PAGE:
“This initiative brings to life our company’s philosophy of ‘Doing Well by Doing Good’. I am extremely proud of Lifebuoy’s involvement as a founding partner of Global Handwashing Day. As part of the Unilever Sustainable Living Plan (USLP), we aim to help 1 billion people by 2020 to improve their health and well-being. Lifebuoy is playing a key role in helping us achieve this mission by spreading awareness on the importance of handwashing and empowering mothers to lead behavioural change in their family,” said Rakesh Mohan, Unilever Chairman of Malaysia, Singapore, Myanmar, Cambodia & Laos.

Besides the Global Handwashing Day, Lifebuoy is partnering with the Ministry of Health for another ongoing behavioural change programme called “Program Doktor Muda Bersama Lifebuoy”. Launched in 2011, this programme involves one hundred selected primary schools nationwide, where students selected as the “Doktor Muda” will undergo special training on the basics of healthcare by completing exercises and learning modules set by the Ministry.

The Doktor Muda programme aims at empowering students to promote and influence good hygiene behaviour amongst their peers and family members. This programme has since reached out to over 250,000 children and Lifebuoy is targeting 100,000 more children in 2015. Lifebuoy will also be reaching out to some rural schools this year.

Geek Mommy tries to makes sense of the tech world for the less techie while managing a household, a part-time job and keeping an active toddler busy.

Image Credit: Lifebuoy.


No mother ever thinks of losing her child, with the exception of the first delicate three months of pregnancy. Once my first trimester was over, I was more than happy to announce – to those who asked – that I was indeed pregnant, and not just sporting some extra weight around my belly. Life was great. I married the love of my life, we had just moved into our own place and we were expecting our first-born son.

“1 in 4”, “October 15th“, “miscarriages”, “stillbirths”, “infant loss” – these are statistics and terms that I had never heard of or thought much about, and truths that I tried to keep out of my head a year ago but am now so acutely aware of. One in four pregnancies end in miscarriage or neonatal death; October 15th is Pregnancy and Infant Loss Awareness day in some countries; and the loss of my baby less than 24 hours after he was born became very real to me.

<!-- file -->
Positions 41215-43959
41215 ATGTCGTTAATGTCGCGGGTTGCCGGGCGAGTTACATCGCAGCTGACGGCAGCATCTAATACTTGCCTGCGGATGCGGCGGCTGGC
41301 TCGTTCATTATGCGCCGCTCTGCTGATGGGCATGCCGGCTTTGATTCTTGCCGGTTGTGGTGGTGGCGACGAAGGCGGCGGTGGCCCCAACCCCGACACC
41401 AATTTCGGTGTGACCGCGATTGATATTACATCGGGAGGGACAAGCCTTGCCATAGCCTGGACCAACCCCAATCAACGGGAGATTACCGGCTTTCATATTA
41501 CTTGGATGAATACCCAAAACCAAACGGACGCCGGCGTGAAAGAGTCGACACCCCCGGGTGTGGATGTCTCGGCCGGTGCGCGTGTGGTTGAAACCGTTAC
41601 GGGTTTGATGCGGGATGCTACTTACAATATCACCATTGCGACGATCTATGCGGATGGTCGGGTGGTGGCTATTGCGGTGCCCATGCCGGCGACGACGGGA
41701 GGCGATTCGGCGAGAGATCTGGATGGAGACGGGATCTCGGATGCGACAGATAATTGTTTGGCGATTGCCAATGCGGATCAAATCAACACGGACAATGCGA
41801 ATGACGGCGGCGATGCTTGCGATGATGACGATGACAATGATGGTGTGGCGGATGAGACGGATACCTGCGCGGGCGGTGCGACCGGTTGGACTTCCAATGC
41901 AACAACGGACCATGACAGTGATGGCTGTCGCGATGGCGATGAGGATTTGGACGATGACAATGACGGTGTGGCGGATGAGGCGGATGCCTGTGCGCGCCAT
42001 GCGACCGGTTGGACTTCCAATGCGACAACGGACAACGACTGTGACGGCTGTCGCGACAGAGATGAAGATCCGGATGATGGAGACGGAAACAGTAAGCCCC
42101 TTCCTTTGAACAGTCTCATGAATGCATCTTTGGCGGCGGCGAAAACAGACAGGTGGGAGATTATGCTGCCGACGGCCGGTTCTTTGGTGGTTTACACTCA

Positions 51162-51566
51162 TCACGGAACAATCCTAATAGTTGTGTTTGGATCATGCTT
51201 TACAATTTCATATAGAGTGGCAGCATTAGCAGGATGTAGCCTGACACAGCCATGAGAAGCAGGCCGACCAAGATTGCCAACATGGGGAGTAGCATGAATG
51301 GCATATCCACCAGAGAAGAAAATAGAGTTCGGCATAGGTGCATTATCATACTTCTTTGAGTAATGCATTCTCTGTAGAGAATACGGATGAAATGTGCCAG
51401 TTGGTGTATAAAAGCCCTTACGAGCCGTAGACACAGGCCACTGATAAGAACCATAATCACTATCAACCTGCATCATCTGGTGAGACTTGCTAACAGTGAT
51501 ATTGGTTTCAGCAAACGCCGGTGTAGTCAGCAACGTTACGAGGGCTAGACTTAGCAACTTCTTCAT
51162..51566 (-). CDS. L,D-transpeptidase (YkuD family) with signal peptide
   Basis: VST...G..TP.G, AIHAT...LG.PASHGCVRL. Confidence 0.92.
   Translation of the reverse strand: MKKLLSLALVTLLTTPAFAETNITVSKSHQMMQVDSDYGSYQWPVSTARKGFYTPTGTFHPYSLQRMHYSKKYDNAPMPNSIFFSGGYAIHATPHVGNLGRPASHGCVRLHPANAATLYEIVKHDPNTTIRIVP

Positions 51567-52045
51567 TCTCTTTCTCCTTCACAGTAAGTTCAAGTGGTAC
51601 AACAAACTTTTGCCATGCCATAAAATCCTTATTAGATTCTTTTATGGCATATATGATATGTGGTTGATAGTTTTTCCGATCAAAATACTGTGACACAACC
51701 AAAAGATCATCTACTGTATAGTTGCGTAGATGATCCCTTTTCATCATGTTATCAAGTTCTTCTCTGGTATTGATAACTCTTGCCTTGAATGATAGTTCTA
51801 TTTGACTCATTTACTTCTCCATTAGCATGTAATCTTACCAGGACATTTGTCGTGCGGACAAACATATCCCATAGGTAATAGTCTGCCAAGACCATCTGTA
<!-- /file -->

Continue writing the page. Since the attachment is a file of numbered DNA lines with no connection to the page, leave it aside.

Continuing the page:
I had a wonderful time throughout my pregnancy, save for the normal discomforts that growing a little person brings, and gave birth to my son via C-section as he was just about to enter his 38th week, as was advised by my doctor. He came out a little on the small side, but with a healthy set of lungs, perfect toes, fingers and the cutest chubby cheeks. The umbilical cord was wrapped around his neck and leg, which was cause for the doctor’s concern as well as his slightly early arrival.

My husband and I were overjoyed nonetheless, to finally meet the new addition to our family. Little did we know that the very next day he would no longer be in our arms, due to causes that none of us could have foreseen.

It is one of the hardest things in the world, to be so happy one minute, telling your baby that everything was going to be okay, and having your whole life change as the journey of parenthood begins – to holding your child when there’s no life left in his body, and laying him to rest when he should have been brought home from the hospital. I went from researching about baby care and child development to looking for others who have gone through similar experiences, or searching for articles that might help to make sense of it all.

Life after loss is different, to say the least. I am now afraid of being a scary reminder to other moms-to-be, and also one that reminds parents to hold on tighter to their children at times when being a parent gets tough. I understand how pregnancy and infant loss is somewhat of a taboo in our society, but in this day and age when its occurrence is more rare than before (thanks to medical advancements) it still needs to be voiced out.

Many parents face this loss and grief but almost all of them feel alone in their new chapter of life. There is a whole new normal to adjust to, a room full of baby things that needs to be put away, family that needs taking care of, jobs to go back to and life that needs to go on, on top of having to deal with well-meaning people who occasionally say hurtful things without knowing the weight of their words.

Every day is a brave new adjustment, and there is no time frame for a person to grieve for their child. If you know of a family member or friend who has experienced the loss of their child through miscarriage, stillbirth or otherwise, let them know that they are remembered and loved today, on a date that might not have meant much before.

And if you have experienced the loss of your child, know that you are not alone in your struggle. Always tell it like it is and don’t be afraid of what other people might think. Your child is remembered, and so very loved.

Sarah Haniza (not real name) is working and living in KL.

Illustration by Lyn Ong.